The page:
Loan charge review must be independent of Treasury and HMRC, say MPs

Boris Johnson has ordered a thorough review of the loan charge. Picture PA
Boris Johnson has ordered a thorough review of the loan charge. Picture PA
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A review into a “draconian” Government policy must be carried out by a body independent of the Treasury, according to an influential group of MPs.

Campaigners have welcomed the commitment from Prime Minister Boris Johnson to hold a “thorough-going” review of the loan charge, a policy which critics say breaches the rule of law and has been linked with a number of suicides.
In a tweet, the The All-Party Parliamentary Group on the Loan Charge (APPG), which has led the campaign against the charge, said: “The loan charge review MUST be independent of Government (Treasury & HMRC).
“That is what Boris Johnson committed to in Carlisle (at a hustings event).
“There must also be an immediate suspension of settlements, something the Prime Minister also called for in the March letter to the previous Chancellor.”
The loan charge was introduced in response to the Treasury’s concerns about disguised remuneration schemes’ which involved individuals being paid through loans, usually via an offshore trust in a low or no tax jurisdiction, which they did not have to repay. According to the Treasury, the loan charge means people paying themselves through loans will have to contribute their “fair share” to pay for our public services. Workers from a wide range of professions have been hit with large tax bills, which in some cases date back to 1999.
A letter from the APPG to HMRC said: “Now a review has been announced it could have a number of recommendations and outcomes including changes to the loan charge.
“Consequently, it is now the case that settlement discussions with people facing the loan charge must be suspended.”
Steve Packham, a spokesman for the Loan Charge Action Group said: “We thank all the MPs who continue to support the campaign against the draconian loan charge. It is welcome that Boris Johnson has announced a review into this policy, but without a suspension any review is meaningless and more lives are at risk.
“The Prime Minister himself backed a suspension in March in a letter to Phillip Hammond, now he needs to show leadership and do it. This issue is in Boris’ hands and to avoid further tragedy, he needs to act now and suspend the Loan Charge and announce the independent review he promised”.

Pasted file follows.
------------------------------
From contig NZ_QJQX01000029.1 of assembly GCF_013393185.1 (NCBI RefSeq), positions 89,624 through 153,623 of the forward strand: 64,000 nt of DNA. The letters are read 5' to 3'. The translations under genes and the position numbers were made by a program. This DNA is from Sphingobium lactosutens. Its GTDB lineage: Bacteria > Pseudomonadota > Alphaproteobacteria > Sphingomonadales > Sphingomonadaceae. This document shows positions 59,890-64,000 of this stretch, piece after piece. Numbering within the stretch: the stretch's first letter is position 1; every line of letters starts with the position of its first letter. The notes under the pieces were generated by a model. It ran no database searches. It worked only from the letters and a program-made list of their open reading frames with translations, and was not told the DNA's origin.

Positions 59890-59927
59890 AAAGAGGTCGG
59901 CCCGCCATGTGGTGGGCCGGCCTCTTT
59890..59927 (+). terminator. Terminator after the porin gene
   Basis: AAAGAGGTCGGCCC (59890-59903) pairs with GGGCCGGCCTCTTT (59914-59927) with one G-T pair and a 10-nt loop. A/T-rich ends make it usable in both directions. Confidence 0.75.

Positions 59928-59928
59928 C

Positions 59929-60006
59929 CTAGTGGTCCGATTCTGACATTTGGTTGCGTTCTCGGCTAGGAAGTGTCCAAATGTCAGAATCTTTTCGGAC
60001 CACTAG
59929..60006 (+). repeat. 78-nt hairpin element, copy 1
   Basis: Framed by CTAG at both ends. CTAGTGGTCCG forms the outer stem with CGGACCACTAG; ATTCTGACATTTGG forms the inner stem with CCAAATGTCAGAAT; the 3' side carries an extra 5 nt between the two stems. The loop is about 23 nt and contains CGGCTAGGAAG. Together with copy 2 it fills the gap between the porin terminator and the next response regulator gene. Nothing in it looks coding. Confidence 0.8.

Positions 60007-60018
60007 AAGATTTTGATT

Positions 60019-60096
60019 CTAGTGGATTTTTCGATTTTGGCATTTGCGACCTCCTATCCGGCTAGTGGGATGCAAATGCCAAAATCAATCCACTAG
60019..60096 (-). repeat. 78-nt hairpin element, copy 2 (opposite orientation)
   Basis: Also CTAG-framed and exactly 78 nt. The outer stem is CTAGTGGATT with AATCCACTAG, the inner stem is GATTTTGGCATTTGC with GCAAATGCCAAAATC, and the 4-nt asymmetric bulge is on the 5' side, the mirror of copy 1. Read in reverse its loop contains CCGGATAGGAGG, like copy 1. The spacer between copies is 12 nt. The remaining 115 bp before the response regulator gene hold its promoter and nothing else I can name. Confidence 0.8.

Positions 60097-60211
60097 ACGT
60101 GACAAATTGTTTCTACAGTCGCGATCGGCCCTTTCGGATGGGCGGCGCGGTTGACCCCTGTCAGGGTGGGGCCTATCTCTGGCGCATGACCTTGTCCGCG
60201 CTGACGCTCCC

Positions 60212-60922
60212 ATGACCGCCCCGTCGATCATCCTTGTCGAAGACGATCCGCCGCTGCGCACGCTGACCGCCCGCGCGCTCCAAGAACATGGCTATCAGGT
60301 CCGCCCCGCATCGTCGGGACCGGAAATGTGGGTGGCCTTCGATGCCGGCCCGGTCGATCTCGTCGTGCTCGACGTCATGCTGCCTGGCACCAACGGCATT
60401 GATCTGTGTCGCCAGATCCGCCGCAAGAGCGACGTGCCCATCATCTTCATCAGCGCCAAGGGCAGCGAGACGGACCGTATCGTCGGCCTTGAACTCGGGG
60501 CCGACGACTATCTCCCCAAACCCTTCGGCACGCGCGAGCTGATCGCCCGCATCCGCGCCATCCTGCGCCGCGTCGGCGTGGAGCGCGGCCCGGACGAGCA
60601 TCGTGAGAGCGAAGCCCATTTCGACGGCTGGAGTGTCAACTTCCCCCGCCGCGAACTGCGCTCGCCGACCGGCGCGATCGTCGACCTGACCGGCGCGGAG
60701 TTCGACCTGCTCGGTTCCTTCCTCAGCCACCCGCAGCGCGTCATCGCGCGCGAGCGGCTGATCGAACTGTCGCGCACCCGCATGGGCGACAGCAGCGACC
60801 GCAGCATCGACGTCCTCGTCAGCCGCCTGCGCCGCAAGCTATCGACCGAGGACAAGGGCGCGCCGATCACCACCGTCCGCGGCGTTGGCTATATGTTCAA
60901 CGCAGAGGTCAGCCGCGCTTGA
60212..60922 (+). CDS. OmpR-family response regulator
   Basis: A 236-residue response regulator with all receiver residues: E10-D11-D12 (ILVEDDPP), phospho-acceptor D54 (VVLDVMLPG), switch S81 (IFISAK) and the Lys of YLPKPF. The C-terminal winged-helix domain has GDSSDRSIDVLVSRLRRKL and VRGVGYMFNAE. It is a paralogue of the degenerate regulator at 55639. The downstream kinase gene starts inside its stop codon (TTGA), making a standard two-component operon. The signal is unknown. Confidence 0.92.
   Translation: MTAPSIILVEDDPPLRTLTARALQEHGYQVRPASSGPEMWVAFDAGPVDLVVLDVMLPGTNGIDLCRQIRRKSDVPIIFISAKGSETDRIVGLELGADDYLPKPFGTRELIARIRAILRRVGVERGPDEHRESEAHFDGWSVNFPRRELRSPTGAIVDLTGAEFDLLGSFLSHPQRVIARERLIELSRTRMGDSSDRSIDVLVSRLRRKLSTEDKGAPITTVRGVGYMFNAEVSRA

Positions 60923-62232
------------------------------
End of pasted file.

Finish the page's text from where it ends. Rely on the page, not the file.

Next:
George Bull, a senior tax partner at professional services firm RSM, said Mr Johnson’s announcement of a new review into the loan charge will be welcomed by many of the campaigners who have been pressuring the Government to act.
But he added: “However, the timing of this announcement is somewhat bizarre, given that we have already passed the August 31 deadline for the finalisation of voluntary settlements and two further deadlines are looming.
Mr Bull added: “By September 30, loans affected by the loan charge must be disclosed via the online portal, and by January 31 2020, these must be all be disclosed as part of the tax return.
Mr Bull added: “Without further details on the terms of reference and the crucial question of whether the loan charge policy will be suspended pending the outcome of this review, campaigners will need to keep the champagne on ice.
“To date, the Treasury has only said that it would “set out further details in due course”.
“This is less than reassuring and leaves the estimated 50,000 people subject to the loan charge in limbo.
“In March this year, the Treasury published its report on time limits and the charge on disguised remuneration loans, which was described by the All Party Parliamentary Group as a ‘whitewash’.
“Whatever the outcome of this new review, if it means MPs will need to revisit the legislation, then it is imperative that they do so this time with a complete understanding of the consequences of their decisions.
“This whole sorry saga has been a salutary lesson on how not to enact new tax legislation.”
During Prime Minister’s question time, Ross Thomson MP, the vice chairman of the APPG, said the loan charge was driving people to despair and reportedly some to suicide.
Mr Johnson replied: “I thank my honourable friend because this is an issue that my own constituents have raised with me.”
A Treasury spokesperson said: “As the PM has announced, the Government will undertake a thorough review of the loan charge and will set out further details in due course.”
Mel Stride, the former Financial Secretary to the Treasury, always maintained that the loan charge was not retrospective.